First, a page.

. Inflationary expectations in New Zealand fell to the lowest level ever recorded. There is broad public acceptance of the RBNZ’s pricestabilitygoal. Both major political parties subscribe to it.
In managing financial markets, the RBNZ handled the challenges of deregulation and the “Crash of ’87” well. No registered banks failed. 13/ Interbank settlement and financial markets functioned smoothly. Liquidity forecasting became increasingly accurate. Volatility in domestic money markets and foreign exchange markets dropped markedly. Foreign reserves were effectively and
durable commitment to a central bank’s pricestabilitygoal. There may perhaps be some financial stability issues—especially when issuing foreign currency (denominated or linked) debt in the form of negotiable securities—but a sense of perspective is important here as well. For countries with serious credibility problems, it is often practically impossible to issue anything other than foreign currency debt for reasonable terms. Delivering low inflation will provide an increased range of debt management options, but debt management choices (other than outright central
This comment on Mark Stone’s paper, “Inflation Targeting Lite,” is from the perspective of the Polish economy. Three arguments justify such an approach. First, in the late 1990s, Poland could well have been classified as an Inflation Targeting Lite (ITL) country. Second, the shape of Poland’s monetary policy and the experience of its economy effectively illustrate several points made by Stone. And third, the evolution of Polish monetary policy provides an excellent example of successful transition from ITL to Full-Fledged Inflation Targeting (FFIT).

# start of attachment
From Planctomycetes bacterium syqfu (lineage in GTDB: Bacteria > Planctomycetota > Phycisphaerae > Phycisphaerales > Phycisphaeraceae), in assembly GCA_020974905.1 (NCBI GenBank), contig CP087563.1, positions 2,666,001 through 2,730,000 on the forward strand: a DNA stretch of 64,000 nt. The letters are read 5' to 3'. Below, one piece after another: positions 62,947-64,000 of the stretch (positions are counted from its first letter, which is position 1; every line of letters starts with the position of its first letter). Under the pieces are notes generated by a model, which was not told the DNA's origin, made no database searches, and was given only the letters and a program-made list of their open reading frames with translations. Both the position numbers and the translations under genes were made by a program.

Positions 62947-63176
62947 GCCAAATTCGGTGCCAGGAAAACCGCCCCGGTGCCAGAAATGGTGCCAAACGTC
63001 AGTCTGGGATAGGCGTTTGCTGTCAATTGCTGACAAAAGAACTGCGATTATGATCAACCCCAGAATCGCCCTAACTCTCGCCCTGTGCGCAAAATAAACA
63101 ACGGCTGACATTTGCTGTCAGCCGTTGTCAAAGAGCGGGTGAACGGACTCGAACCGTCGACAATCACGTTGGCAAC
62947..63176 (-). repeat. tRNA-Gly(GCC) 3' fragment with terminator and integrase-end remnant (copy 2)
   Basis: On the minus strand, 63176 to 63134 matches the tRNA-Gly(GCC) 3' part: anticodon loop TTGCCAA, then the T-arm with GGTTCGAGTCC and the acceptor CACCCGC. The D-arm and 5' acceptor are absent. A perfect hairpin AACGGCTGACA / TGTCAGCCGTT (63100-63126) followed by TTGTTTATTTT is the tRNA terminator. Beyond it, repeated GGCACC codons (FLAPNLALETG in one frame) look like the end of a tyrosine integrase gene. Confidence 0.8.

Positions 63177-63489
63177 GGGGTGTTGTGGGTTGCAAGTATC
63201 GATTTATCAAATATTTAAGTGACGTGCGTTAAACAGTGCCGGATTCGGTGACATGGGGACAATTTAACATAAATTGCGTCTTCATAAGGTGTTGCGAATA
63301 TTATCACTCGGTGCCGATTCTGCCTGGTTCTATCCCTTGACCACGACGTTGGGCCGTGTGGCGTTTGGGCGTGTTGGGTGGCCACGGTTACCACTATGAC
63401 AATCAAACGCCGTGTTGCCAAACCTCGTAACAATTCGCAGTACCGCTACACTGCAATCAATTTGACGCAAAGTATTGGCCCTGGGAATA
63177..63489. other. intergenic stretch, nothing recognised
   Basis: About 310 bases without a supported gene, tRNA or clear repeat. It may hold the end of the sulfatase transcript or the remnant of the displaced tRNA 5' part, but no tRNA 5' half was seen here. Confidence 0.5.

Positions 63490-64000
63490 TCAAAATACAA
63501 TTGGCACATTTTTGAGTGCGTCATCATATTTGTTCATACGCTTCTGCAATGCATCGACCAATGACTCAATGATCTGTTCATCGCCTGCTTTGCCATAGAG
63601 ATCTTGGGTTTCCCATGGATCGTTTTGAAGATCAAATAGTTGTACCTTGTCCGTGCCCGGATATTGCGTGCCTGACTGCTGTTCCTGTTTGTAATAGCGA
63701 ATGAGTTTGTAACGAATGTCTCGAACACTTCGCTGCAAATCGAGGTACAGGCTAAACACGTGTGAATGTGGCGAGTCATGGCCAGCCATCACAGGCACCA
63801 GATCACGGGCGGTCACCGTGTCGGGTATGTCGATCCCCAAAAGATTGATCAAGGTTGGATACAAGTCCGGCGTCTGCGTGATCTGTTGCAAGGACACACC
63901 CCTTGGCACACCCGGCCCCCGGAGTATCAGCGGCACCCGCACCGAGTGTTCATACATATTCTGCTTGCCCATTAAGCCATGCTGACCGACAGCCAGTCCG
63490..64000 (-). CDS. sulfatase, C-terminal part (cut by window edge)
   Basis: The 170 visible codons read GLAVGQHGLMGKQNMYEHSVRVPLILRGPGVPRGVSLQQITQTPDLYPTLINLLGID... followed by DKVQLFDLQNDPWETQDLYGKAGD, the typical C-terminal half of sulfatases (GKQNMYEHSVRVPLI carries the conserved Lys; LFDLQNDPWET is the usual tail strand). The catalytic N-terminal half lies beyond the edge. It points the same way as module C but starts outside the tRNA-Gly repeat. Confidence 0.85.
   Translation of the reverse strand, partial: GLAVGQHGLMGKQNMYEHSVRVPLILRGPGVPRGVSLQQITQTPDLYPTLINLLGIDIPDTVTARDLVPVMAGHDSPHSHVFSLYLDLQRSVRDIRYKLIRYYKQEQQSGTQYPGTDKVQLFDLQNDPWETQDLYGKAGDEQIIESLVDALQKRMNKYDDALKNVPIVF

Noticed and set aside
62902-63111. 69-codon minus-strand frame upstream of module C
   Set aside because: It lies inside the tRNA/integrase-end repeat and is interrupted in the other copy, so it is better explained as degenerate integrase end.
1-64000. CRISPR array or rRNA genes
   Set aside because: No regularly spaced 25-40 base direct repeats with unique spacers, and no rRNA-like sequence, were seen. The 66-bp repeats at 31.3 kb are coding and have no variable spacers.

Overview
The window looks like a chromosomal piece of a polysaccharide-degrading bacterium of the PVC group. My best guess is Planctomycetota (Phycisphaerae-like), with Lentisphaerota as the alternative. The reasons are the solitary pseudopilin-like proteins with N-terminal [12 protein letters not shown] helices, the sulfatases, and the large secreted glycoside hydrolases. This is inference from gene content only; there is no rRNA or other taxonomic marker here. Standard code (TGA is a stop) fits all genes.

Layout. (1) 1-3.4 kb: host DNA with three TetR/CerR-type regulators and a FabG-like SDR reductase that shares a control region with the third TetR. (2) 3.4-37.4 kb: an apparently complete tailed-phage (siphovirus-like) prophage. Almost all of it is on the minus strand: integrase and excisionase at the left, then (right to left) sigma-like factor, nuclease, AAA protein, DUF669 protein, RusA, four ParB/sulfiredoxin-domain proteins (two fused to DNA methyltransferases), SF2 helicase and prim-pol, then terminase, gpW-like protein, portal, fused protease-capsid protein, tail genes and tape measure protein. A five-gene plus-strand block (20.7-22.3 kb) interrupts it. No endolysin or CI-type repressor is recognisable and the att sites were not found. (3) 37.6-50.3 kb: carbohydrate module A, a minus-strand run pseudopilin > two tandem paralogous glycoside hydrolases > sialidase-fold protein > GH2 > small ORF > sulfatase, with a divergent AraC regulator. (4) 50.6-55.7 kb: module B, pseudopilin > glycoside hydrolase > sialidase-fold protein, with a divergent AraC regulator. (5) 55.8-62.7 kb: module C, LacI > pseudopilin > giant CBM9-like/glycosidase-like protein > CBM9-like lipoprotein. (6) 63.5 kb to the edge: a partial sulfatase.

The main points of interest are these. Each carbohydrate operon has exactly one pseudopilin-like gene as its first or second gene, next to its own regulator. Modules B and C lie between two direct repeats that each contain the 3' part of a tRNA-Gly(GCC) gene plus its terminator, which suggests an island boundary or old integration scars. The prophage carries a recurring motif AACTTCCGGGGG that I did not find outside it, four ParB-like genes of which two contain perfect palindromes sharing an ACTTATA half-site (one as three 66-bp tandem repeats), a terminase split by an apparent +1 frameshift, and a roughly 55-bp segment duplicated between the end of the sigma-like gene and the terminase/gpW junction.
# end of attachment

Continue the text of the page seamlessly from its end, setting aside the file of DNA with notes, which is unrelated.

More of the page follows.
Financial globalization, or the increased integration of global financial markets, raises important, new challenges for central banks. What nominal anchor is appropriate for countries susceptible to shifts in capital flows? How to prevent financial crises, or deal with them decisively when they unfold in real time? And how to think about difficult choices when monetary and financial stability objectives are at odds with each other?
A growing number of emerging market countries are requesting technical assistance from the Fund to help them adopt an inflation-targeting monetary framework. In recent years, the adoption of formal inflation targeting monetary frameworks has widened from industrial countries to emerging market countries such as Brazil, Chile, Colombia, the Czech Republic, Hungary, Israel, Korea, Mexico, the Philippines, Poland, South Africa, and Thailand.2 Many other emerging market countries, such as Peru and Turkey, are also moving toward this framework. The challenges facing industrial countries are relatively well understood, owing to their comparatively long experience in inflation targeting. They benefit from well-developed financial markets, and they are experienced in using indirect, market-based instruments for implementing monetary policy.3 But emerging market countries confront challenges that are less well understood.